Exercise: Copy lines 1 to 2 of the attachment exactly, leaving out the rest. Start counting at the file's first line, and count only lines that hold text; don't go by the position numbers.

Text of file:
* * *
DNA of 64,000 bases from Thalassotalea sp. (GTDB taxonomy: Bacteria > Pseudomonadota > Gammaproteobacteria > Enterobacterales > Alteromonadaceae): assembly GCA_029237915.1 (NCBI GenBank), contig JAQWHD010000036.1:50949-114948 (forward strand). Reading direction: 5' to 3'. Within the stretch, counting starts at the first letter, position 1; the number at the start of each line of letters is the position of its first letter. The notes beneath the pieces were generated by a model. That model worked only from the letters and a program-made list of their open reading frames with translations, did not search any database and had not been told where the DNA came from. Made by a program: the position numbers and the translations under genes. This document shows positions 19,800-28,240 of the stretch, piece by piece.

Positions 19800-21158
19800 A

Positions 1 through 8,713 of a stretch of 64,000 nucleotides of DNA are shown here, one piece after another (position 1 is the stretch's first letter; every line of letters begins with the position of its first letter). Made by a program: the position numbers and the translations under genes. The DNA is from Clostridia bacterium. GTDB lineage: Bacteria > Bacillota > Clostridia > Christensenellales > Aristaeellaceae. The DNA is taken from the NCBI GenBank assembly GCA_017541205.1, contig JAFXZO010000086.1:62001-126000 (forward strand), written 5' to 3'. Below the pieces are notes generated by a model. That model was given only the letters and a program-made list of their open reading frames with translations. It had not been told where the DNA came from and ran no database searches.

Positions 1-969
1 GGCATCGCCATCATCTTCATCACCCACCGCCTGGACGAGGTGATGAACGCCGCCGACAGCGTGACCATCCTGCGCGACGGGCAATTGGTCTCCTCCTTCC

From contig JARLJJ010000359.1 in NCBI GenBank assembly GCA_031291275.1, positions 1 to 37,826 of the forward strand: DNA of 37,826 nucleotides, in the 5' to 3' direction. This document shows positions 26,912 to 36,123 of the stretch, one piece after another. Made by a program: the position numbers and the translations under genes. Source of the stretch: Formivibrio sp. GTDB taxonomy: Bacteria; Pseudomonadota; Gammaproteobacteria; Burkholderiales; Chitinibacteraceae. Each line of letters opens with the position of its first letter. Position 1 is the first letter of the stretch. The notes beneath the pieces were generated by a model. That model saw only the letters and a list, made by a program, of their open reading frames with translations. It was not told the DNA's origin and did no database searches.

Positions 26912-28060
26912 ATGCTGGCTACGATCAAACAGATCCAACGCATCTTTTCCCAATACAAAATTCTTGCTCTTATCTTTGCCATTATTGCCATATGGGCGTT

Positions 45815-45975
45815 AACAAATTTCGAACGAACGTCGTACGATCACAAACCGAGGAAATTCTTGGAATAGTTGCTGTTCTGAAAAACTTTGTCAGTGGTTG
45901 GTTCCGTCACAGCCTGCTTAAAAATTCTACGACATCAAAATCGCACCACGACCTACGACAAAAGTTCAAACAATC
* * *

DNA of 64,000 bases from Thalassotalea sp. (GTDB taxonomy: Bacteria > Pseudomonadota > Gammaproteobacteria > Enterobacterales > Alteromonadaceae): assembly GCA_029237915.1 (NCBI GenBank), contig JAQWHD010000036.1:50949-114948 (forward strand). Reading direction: 5' to 3'. Within the stretch, counting starts at the first letter, position 1; the number at the start of each line of letters is the position of its first letter. The notes beneath the pieces were generated by a model. That model worked only from the letters and a program-made list of their open reading frames with translations, did not search any database and had not been told where the DNA came from. Made by a program: the position numbers and the translations under genes. This document shows positions 19,800-28,240 of the stretch, piece by piece.

Positions 19800-21158